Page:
CircleCI provides a number of different ways to move data into and out of jobs, persist data, and with workspaces, move data between jobs. Using the right feature for the right task will help speed up your builds, improve repeatability, and improve efficiency.
The benefit of faster CI runs will be clear to anybody who has ever waited for their CI test suite to go green.
Repeatability is also important. A repeatable CI process means that if you run the same process again against the same SHA from your repo, you will get the same result. When a CI process isn’t repeatable you’ll find yourself wasting time re-running jobs to get them to go green.
How data flows between CircleCI jobs
Data can flow between CircleCI jobs in different ways. Workspaces persist data between jobs in a single Workflow. Caching persists data between the same job in different Workflow builds. Artifacts persist data after a Workflow has finished. The use-case, implementation, and amount of time data will hang around varies between them.
Workspaces moves data in-between sequential jobs in a workflow.
When a workspace is declared in a job, one or more files or directories can be added. Each addition creates a new layer in the workspace filesystem. Downstream jobs can then use this workspace for its own needs or add more layers on top.
A common approach is to use the workspace to pass generated version numbers from a build job to a deploy job. They can also be used to pass along compiled binaries - but as they need to be uploaded and downloaded again in each job, this can be slower than just passing metadata.
Unlike caching, workspaces are not shared between runs as they no longer exists once a workflow is complete. There is one exception, re-running workflows. More information on this and a complete deep-dive of workspaces and be found in tomorrow’s blog post: Deep Diving into CircleCI Workspaces.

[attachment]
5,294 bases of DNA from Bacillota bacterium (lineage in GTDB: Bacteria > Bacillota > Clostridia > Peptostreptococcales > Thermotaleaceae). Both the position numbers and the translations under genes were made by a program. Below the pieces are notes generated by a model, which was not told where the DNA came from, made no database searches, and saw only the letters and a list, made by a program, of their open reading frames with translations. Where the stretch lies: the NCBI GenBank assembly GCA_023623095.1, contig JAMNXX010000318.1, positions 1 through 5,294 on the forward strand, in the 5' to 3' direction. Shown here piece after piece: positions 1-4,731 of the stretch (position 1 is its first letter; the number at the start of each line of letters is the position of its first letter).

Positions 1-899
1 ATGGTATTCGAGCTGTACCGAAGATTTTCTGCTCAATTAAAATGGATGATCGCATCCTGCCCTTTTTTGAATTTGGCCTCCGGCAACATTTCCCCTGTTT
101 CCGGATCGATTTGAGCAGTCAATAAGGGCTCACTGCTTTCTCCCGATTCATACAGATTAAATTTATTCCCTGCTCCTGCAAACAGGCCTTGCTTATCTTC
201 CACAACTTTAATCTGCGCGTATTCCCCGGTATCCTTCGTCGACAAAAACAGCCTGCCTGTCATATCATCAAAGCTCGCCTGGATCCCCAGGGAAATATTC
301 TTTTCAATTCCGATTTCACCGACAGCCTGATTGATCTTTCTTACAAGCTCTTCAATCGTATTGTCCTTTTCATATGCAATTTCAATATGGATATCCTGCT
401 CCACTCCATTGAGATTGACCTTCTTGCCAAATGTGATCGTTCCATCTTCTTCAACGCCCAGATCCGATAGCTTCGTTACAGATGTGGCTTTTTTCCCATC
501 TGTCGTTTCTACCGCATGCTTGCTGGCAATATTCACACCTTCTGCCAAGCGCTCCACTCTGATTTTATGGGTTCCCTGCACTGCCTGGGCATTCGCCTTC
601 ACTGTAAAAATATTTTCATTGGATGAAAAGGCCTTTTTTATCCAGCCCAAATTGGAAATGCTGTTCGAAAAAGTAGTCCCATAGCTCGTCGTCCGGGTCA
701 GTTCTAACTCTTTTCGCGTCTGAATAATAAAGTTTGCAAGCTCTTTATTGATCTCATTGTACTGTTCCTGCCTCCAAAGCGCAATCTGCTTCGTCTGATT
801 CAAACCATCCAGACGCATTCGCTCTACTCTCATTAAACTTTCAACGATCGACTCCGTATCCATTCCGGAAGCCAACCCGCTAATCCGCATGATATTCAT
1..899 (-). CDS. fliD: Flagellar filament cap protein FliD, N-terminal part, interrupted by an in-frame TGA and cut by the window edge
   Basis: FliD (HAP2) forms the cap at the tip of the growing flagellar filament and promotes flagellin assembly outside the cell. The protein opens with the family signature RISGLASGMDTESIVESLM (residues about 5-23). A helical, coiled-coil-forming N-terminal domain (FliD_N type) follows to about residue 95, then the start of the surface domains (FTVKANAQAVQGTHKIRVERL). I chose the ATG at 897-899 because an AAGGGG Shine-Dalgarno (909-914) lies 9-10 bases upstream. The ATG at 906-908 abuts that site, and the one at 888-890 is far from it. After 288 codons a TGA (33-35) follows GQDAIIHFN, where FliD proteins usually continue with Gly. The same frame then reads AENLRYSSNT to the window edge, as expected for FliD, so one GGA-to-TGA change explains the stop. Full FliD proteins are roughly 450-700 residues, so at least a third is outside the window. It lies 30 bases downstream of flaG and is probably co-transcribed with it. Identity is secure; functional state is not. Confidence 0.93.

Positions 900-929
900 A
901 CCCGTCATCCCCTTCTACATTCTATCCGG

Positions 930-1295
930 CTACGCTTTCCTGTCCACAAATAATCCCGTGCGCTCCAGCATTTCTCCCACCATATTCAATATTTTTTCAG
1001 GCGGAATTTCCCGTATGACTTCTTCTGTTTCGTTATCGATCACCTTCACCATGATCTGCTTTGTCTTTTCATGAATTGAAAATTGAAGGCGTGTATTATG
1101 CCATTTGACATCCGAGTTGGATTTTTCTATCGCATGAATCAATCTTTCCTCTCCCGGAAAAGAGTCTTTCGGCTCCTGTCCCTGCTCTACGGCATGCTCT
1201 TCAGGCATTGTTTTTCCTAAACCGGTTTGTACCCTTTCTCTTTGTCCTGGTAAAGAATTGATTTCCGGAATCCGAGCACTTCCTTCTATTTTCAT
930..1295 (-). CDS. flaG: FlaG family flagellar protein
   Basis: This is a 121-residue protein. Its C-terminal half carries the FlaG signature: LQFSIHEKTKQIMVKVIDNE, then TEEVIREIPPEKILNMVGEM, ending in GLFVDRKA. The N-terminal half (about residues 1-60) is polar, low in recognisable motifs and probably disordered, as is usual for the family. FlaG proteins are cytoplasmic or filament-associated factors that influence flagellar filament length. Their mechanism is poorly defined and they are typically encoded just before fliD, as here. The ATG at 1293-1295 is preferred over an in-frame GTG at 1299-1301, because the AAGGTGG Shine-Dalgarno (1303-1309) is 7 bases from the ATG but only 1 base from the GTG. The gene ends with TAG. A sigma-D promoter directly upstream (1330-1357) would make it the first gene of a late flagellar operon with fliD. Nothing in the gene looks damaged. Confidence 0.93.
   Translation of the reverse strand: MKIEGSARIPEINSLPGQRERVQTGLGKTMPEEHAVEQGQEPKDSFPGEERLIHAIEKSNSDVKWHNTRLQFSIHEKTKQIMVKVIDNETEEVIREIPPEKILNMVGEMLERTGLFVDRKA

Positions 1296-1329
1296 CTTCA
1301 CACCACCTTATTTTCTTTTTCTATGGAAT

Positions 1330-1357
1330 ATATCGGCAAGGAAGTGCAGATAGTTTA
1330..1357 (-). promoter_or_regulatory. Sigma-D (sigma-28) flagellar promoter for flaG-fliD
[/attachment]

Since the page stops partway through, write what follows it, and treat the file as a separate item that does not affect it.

Caching in CircleCI
Caching persists data between the same job in multiple workflow runs.
Caching lets you reuse the data from expensive fetch operations from previous jobs. After the initial job run, future instances of the job will run faster by not redoing work. A prime example is package dependency managers such as Yarn, Bundler, or Pip. With dependencies restored from a cache, commands like
yarn install will only need to download new dependencies, if any, and not redownload everything on every build.
Caches are global within a project, a cache saved on one branch will be used by others so they should only be used for data that is OK to share across Branches. For more tips like this and a deeper understanding of CircleCI caching, you can read the CircleCI 2.0 Caching Doc.
Artifacts persist data after a workflow is completed and gone.
Artifacts are used for longer-term storage of the outputs of your build process. For instance if you have a Java project your build will most likely produce a
.jar file of your code. This code will be validated by your tests. If the whole build/test process passes, then the output of the process (the
.jar) can be stored as an artifact. The
.jar file is available to download from our artifacts system long after the workflow that created it has finished.
If your project needs to be packaged in some form or fashion, say an Android app where the .apk file is uploaded to Google Play, that’s a great example of an artifact. Many users take their artifacts and upload them to a company-wide storage location such as Amazon S3 or Artifactory. More tips and up-to-date information can be found in the CircleCI Artifacts doc.
Looking for more insights into workspaces and how best to use them? Read our follow-up blog post, Deep diving into CircleCI workspaces.
For an overview of all the things workflows can do, including OSS configs, see the Wide World of Workflows series: